The New Deal: The National Level

By John Braeman; Robert H. Bremner et al. | Go to book overview

Richard Polenberg


The Decline of the New Deal,
1937-1940

IN THE FALL OF 1938, LESS THAN TWO YEARS AFTER FRANKLIN Roosevelt's triumphant reelection, Walter Millis noted that the New Deal had "passed into a purely historical importance." 1 That Roosevelt's second term witnessed a sharp decline in New Deal fortunes is beyond dispute. What is less clear is the nature of that decline and the reasons it occurred. The waning of reform apparently involved three distinct but related phenomena: mounting hostility in Congress toward presidential proposals, as reflected in the defeat, watering-down, or repeal of key New Deal measures; declining public support, as measured by the success of conservative Democrats and Republicans in the 1938 elections; and a growing tendency of the president and members of his administration to devote more of their energies to national defense or foreign policy and less to social reform. If, as Millis believed, the New Deal was over, liberals may themselves have been partially responsible.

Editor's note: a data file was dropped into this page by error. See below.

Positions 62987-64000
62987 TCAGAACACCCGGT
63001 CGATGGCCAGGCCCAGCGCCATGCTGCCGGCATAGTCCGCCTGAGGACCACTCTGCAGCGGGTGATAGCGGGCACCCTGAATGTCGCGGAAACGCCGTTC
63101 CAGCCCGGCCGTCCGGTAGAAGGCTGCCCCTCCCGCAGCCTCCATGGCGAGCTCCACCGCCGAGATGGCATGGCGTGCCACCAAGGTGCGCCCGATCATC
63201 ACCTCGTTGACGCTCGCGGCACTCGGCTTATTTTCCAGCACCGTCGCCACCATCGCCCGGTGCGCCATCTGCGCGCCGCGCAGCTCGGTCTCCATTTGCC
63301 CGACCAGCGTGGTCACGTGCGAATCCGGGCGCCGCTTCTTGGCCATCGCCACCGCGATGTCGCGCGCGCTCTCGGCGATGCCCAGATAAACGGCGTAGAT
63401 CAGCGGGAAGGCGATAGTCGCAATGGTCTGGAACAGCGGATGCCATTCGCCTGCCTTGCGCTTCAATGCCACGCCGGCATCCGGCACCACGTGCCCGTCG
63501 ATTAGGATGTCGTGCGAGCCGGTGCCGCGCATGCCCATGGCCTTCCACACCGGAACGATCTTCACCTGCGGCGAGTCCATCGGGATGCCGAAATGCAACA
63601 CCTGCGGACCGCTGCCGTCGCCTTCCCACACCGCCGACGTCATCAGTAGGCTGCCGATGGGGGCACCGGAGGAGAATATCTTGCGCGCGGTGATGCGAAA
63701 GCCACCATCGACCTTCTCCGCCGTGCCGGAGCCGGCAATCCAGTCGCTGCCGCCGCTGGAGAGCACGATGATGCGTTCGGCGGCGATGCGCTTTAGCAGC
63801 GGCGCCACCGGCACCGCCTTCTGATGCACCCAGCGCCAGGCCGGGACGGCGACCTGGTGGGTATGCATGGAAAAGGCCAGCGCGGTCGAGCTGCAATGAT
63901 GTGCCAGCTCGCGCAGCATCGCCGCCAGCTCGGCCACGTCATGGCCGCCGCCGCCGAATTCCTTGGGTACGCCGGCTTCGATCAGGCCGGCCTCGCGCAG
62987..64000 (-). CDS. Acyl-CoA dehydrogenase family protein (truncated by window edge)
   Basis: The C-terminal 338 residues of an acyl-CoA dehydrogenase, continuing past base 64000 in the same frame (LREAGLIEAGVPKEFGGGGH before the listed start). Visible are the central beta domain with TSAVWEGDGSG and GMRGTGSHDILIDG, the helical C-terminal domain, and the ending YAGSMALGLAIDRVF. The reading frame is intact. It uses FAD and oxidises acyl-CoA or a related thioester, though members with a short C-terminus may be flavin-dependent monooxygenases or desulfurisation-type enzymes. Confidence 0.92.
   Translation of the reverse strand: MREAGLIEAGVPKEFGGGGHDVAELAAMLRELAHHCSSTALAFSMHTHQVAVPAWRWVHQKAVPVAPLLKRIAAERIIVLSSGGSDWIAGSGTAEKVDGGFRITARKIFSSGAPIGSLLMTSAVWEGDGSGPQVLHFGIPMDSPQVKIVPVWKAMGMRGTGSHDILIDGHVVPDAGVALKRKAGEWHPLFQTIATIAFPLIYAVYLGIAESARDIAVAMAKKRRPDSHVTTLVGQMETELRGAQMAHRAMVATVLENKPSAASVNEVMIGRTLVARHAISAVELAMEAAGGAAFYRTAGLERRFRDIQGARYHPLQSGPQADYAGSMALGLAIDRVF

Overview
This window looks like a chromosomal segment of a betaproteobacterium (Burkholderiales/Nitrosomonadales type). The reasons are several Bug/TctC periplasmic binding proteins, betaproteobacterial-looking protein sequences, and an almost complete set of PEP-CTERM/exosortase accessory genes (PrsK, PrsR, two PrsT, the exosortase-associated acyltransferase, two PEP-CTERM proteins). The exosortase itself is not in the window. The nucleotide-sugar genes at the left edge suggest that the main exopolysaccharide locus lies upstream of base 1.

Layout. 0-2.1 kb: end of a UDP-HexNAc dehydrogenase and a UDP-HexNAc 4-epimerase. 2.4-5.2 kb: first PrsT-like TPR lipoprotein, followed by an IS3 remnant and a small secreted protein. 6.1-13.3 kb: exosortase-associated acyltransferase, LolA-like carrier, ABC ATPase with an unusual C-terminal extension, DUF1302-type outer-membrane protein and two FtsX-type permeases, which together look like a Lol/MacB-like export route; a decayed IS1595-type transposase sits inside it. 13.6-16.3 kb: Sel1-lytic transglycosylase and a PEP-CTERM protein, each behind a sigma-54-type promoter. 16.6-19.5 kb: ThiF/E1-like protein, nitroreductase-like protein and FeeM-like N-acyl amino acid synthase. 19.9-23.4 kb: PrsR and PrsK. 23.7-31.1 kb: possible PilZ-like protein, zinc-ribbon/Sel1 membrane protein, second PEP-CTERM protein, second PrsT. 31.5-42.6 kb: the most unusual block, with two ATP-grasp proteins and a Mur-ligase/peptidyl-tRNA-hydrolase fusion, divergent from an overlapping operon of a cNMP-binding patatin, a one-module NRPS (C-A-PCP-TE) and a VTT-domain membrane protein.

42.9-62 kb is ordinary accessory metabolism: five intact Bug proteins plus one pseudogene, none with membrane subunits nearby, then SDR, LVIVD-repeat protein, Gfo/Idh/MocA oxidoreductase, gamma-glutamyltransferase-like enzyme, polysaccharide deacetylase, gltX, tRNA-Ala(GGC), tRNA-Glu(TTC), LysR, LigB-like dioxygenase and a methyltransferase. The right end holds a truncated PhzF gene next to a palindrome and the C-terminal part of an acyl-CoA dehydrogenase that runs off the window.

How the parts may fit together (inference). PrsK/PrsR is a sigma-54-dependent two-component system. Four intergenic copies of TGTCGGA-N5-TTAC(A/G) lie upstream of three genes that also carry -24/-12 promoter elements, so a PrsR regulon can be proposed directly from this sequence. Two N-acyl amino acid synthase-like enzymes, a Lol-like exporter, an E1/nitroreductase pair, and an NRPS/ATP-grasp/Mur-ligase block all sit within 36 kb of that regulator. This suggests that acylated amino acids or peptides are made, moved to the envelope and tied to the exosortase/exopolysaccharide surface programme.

To say that Roosevelt faced a recalcitrant Congress in his second term is not to imply that he faced a tractable one in his first. Although Congress enacted a great many New Deal measures in 1935, it by no means followed meekly in the president's wake. In the case of the National Labor Relations Act, congressional pressure pushed Roosevelt further in the direction of supporting trade unions than he wished to go. More often Congress weakened New Deal proposals before adopting them. In June 1935, the House, with the backing of more than half of its Democratic members, refused to accept the important "death sentence" clause in the

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